When used in the right set and setting, a person experiences a break from their “usual programming.” Meaning, while the medicine is active, a person temporarily ceases to transmit information in the brain using the DMN. Instead, the person is forced to transmit the same information using new connections as seen in the diagram below…this is not an entirely new way of thinking though… this is how we used to think as children. Without the influence of our usual self-judgment, fear of the future, or over analyzing, we are able to shift our thinking to become active participants in our lives and create the life we want to live.
Psilocybin creates, what Carhart-Harris refers to as an “entropic ‘hot state’.” Entropy is a state of disorder, which may seem like a problem, but here this state serves to relax a person’s rigid belief systems. It is an opportunity to recalibrate the rigid biased beliefs that lead a person to develop their maladaptive behaviors such as addiction and maladaptive thought patterns such as depression.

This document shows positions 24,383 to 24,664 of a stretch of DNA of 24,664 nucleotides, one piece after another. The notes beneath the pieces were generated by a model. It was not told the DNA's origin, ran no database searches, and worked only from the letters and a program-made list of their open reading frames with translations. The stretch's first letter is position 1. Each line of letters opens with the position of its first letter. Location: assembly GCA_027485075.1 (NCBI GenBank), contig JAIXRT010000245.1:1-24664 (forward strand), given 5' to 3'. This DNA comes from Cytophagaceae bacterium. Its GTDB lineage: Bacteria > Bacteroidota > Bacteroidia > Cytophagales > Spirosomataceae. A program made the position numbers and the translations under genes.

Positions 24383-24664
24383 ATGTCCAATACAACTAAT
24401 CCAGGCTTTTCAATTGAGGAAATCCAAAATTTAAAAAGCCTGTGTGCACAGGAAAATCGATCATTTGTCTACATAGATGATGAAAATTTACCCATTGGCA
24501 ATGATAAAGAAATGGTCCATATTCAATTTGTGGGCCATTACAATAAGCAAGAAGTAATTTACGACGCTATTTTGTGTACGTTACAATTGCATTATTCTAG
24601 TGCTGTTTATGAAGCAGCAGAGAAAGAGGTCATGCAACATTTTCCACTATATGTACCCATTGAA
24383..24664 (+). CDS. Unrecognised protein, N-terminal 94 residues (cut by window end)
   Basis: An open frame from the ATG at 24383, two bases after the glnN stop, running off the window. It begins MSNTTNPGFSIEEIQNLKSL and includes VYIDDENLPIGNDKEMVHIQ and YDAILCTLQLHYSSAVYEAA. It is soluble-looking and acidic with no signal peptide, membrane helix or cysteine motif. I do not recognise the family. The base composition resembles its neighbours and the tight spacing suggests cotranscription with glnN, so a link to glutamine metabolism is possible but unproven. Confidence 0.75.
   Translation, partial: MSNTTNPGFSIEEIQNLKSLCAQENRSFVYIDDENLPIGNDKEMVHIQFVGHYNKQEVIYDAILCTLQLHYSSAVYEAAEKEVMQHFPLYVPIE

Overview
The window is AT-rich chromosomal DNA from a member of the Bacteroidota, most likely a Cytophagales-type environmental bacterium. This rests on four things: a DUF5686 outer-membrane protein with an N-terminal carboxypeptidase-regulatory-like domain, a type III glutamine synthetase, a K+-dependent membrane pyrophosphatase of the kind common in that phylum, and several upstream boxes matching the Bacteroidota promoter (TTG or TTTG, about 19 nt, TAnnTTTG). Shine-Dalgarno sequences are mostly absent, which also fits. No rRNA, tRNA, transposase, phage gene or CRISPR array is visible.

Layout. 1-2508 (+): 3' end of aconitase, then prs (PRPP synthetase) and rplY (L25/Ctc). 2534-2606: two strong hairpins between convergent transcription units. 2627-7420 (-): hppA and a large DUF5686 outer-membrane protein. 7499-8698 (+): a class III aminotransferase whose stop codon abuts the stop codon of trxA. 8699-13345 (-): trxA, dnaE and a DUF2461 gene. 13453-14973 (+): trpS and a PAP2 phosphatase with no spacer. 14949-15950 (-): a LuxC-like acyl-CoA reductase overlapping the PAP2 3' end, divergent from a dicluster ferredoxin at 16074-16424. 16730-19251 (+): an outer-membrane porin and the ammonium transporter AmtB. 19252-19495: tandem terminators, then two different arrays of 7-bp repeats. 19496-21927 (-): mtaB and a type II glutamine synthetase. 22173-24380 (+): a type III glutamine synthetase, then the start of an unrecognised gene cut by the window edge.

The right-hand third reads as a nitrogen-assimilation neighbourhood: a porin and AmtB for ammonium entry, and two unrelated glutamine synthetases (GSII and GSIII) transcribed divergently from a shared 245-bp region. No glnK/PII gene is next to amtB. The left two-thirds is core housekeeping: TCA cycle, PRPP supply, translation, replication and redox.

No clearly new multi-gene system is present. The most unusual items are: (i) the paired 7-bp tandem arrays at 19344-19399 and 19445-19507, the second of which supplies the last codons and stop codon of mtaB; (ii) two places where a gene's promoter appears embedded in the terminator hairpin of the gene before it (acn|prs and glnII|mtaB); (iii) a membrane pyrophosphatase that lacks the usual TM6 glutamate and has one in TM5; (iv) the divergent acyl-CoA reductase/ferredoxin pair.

It should be made clear that psilocybin (or any other psychedelic) is not a magic bullet, but it is certainly a glimpse of hope for the people who are suffering from debilitating and currently lifelong mental health conditions. The medicine will not do for you, what you are not willing to do for yourself, but psilocybin shows promise to be the activation energy people need to create lasting positive changes in their lives.